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* <code>BEGIN:VCARD</code> became <code>class="vcard"</code>
* <code>BEGIN:VCARD</code> became <code>class="vcard"</code>
* <code>N:</code> became <code>class="n"</code>
* <code>N:</code> became <code>class="n"</code>
* <code>FN:</code> becamse <code>class="fn"</code>
* <code>FN:</code> became <code>class="fn"</code>
* ... etc.
* ... etc.

Current revision

hCard design methodology


This page is an informative explanatory section of the hCard specification.

This page captures some of the design methodology that went into the hCard microformat.

Most of the details of hCard were very deliberately designed based on principles. By capturing some of those principles and methodological techniques, hopefully future microformats can benefit by reusing some of this methodology.

Tantek Çelik

Semantic XHTML Design Principles

The semantic-xhtml-design-principles were largely created and captured as a result of explicit design decisions for how to best re-use vCard RFC2426 terminology in the context of semantic XHTML.

In particular:

For hCard, the pre-existing, established, well-supported standard re-used was/is vCard.

vCard uses case-insensitive identifiers, but by convention most vCards have, and vCard implementations produce, all UPPERCASE identifiers, e.g. VCARD, N, FN etc. Since the HTML4 'class' attribute is case-sensitive, for microformats I had to pick a specific case to use for property names. I decided to explicitly follow the precedent and example set by XHTML from HTML4 of using the lowercase version of element names from HTML4 which itself similar to vCard had case-insensitive element names (due to its use of SGML) and by convention used all UPPERCASE element names in documentation.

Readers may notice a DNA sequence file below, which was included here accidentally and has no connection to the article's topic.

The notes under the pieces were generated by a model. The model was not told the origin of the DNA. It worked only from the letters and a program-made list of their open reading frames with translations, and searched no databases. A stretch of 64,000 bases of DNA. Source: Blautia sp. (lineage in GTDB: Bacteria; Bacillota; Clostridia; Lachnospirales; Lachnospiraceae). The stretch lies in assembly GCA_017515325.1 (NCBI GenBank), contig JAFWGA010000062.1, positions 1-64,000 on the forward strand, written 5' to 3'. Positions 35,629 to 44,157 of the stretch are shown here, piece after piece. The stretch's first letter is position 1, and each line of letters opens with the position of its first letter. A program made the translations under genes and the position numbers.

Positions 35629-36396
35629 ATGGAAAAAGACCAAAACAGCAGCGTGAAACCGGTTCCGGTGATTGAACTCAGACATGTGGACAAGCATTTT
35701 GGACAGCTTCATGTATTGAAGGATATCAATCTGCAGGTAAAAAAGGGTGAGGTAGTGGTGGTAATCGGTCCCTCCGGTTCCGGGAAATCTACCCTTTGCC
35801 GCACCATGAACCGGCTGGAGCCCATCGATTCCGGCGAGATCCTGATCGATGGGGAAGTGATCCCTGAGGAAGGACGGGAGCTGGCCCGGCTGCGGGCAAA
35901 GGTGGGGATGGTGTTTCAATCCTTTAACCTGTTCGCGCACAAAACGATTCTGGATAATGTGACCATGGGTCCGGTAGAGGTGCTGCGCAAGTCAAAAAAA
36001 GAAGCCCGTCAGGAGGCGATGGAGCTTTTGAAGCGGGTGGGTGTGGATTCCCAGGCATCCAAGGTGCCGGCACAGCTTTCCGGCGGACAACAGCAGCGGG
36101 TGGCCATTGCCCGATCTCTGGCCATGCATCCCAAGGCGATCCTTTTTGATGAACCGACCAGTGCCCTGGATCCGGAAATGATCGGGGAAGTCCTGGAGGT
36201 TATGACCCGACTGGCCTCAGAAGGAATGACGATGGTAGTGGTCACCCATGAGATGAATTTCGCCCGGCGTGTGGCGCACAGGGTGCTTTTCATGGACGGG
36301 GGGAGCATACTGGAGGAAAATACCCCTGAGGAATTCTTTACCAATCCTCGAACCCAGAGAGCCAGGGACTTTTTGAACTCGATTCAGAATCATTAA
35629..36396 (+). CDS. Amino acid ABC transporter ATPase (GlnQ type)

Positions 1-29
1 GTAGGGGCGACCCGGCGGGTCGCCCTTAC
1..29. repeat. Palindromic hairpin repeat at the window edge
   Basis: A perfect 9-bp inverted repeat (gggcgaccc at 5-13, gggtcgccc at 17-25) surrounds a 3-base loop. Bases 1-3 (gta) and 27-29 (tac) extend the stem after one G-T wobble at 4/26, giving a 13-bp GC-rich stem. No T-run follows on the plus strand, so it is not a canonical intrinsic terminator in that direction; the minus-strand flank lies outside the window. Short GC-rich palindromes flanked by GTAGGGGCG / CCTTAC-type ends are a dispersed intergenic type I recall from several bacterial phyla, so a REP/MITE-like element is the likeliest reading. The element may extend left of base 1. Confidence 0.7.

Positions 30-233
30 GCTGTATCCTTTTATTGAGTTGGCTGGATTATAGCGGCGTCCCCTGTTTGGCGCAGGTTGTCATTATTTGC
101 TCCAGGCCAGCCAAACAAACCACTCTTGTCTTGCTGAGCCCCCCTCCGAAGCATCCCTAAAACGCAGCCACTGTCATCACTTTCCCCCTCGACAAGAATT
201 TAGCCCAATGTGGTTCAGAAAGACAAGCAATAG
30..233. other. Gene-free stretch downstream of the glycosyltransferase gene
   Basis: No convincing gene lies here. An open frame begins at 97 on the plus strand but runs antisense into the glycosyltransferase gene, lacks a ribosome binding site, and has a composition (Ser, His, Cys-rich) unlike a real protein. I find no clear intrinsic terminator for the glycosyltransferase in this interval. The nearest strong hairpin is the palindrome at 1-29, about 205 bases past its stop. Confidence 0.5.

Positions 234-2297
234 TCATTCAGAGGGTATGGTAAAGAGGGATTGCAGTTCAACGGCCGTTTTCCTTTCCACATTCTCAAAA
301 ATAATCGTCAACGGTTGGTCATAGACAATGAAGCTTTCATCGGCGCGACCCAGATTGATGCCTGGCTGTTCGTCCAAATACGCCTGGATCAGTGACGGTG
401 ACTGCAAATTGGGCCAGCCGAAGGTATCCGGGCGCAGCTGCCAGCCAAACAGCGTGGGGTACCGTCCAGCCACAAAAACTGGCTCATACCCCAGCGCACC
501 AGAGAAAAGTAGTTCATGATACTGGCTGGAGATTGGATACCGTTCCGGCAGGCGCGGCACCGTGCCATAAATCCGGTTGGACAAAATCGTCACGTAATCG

Thus where HTML4 to XHTML looked like this:

vCard to hCard looked like this:

In the vCard specification, properties are referred to has "types", and thus the above principle invokes that same language to refer to such "types", specifically those that have some structure to them, with a set of values that relate specific semantics.

The primary example of this in hCard are the "n" and "adr" properties, each of which have sub-properties (e.g. "given-name", "family-name", etc. for "n", "street-address", "locality", etc. for "adr").

There are several properties in vCard that are either plural (e.g. CATEGORIES) or are simply defined to take multiple values (e.g. NICKNAME), or are sub-properties that are plural (e.g. additional names). As one of few exceptions to the "reuse names exactly" aka "don't change the names" design principle, plural names of properties or sub-properties are explicitly changed to their singular equivalents, e.g.:

And in all cases of such plural or multi-valued properties, the hCard specification permits multiple instances of the singular form which are then combined as appropriate to the equivalent property when transforming to vCard.

Motivated originally by the development of hCalendar which itself is based on iCalendar RFC2445, which needed a way to capture and represent datetimes, this technique is similarly used in several instances in hCard, e.g.

see also

hcard-design-methodology was last modified: Saturday, March 30th, 2013